Qatar weathers the storm

Qatar and the Gulf Crisis: A Study of Resilience by Kristian Coates Ulrichsen to be published by Hurst in January 2020, £30

The World Today Published 5 December 2019 Updated 2 November 2020 3 minute READ

Burhan Wazir

Editor, Coda Story

For any resident living in Qatar, the dawn of June 5, 2017, would have seemed like any other morning during the month of Ramadan. But a little before 6am, as people began their commute to work, a statement from the Bahraini ministry of foreign affairs announced a severing of diplomatic ties with Qatar. About ten minutes later, Saudi Arabia said that the kingdom had done the same.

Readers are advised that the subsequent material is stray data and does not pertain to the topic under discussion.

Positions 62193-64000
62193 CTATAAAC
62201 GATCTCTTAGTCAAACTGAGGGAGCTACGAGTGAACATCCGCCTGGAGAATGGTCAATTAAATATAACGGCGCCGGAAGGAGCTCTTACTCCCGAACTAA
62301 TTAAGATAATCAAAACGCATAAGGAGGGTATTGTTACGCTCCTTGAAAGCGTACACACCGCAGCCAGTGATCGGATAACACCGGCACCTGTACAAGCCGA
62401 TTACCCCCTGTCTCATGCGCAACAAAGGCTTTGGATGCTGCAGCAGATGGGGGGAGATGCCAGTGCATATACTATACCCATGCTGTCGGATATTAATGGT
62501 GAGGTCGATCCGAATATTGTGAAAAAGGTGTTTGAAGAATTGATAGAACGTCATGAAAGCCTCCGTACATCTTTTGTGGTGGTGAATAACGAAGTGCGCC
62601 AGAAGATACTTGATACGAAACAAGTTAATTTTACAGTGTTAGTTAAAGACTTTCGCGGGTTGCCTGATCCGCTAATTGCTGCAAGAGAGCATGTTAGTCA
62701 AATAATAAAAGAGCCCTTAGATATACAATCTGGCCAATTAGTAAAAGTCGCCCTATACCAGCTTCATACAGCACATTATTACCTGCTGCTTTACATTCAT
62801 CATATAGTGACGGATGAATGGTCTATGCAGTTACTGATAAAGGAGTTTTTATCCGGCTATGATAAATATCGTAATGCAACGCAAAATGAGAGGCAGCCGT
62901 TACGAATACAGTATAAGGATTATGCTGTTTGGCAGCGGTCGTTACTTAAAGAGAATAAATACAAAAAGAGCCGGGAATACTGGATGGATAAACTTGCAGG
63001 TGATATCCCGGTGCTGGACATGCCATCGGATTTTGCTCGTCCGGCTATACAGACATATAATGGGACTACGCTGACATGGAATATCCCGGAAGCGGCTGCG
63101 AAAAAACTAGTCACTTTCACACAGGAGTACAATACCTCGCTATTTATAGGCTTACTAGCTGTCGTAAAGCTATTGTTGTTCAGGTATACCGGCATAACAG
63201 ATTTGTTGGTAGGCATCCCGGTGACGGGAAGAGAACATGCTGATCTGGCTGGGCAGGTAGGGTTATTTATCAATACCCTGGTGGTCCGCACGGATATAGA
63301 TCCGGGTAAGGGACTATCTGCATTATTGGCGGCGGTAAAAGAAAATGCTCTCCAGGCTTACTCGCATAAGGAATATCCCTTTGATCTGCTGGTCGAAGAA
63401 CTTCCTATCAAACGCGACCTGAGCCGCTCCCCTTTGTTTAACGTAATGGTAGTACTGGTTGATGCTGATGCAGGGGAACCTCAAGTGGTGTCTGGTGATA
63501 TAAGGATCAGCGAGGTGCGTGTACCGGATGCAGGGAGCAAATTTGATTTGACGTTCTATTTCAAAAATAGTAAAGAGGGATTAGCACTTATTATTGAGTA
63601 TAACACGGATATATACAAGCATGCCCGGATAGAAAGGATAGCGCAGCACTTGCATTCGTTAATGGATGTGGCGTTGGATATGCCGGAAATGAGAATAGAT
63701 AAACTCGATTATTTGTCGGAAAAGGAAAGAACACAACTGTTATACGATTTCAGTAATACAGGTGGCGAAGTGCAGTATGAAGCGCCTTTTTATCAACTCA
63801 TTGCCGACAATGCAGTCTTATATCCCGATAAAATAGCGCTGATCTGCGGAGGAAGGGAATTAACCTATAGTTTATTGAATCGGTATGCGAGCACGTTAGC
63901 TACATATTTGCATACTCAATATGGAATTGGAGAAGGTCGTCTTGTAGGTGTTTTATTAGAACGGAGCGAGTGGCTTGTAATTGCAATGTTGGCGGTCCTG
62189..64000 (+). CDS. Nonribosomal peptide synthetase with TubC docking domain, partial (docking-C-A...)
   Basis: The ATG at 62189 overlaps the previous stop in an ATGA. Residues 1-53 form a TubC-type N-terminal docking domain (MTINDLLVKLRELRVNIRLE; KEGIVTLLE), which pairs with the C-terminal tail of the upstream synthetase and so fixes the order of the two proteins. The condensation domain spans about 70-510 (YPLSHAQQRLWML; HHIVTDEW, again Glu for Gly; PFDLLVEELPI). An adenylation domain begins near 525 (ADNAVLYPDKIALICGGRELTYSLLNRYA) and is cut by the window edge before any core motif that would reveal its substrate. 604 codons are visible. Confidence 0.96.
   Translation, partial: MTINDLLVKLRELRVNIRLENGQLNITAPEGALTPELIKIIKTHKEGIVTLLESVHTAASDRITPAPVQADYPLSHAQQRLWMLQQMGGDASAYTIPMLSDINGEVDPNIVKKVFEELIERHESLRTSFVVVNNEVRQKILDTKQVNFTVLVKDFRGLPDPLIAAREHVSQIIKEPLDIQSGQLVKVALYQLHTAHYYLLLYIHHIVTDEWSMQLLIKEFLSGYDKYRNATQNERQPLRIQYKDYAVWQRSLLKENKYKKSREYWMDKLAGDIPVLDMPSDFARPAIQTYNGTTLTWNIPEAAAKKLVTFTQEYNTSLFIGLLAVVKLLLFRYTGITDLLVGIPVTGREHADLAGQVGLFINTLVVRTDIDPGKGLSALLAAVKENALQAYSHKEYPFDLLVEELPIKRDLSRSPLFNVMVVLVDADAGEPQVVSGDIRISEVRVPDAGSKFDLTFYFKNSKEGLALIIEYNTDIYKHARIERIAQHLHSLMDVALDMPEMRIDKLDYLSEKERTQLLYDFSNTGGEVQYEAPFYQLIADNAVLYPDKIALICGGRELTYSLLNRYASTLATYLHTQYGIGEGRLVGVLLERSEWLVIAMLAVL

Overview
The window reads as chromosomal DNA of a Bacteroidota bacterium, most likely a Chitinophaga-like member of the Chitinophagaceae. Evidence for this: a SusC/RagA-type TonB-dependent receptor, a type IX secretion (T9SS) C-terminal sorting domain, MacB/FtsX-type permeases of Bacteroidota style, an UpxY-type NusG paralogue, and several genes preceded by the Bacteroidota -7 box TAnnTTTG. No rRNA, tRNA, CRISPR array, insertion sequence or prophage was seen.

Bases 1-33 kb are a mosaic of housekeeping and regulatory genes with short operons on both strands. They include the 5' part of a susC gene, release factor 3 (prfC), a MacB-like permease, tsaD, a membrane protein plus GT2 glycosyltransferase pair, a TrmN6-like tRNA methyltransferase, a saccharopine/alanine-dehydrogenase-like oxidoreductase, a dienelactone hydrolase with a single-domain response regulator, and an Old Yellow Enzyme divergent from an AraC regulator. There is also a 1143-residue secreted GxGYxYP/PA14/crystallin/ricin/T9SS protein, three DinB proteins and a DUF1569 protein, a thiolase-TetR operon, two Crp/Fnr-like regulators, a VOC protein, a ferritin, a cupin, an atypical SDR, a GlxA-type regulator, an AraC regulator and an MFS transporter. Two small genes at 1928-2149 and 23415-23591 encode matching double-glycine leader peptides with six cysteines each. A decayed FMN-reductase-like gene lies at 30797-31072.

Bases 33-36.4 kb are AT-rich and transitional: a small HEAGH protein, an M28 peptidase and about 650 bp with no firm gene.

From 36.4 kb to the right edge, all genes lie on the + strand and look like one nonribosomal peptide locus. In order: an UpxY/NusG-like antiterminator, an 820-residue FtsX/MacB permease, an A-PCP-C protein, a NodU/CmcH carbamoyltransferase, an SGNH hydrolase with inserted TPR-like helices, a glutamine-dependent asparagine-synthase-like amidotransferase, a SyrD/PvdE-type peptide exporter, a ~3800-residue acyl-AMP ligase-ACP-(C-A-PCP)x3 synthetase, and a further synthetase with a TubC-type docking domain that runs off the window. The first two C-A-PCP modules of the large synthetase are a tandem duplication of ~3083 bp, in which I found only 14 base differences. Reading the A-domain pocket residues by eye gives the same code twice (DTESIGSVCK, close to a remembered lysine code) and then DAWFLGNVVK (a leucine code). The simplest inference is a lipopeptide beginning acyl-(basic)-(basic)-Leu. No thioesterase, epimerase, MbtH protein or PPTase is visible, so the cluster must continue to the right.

In what appeared to be a coordinated effort, around 6.30am, state-run news agencies in the United Arab Emirates and Egypt were echoing the announcements from Bahrain and Saudi Arabia. Residents of the Gulf, policymakers and international observers were largely taken by surprise. By mid-morning, Yemen’s government-in-exile had joined the diplomatic boycott, and by 2pm, Qatar’s only land border in the north was sealed off by Saudi officials.

Subscribe to read all issues

Articles from the current issue are free to read by all, the archive is exclusive to magazine subscribers and our members. Subscribe or become a member to view articles from the archive.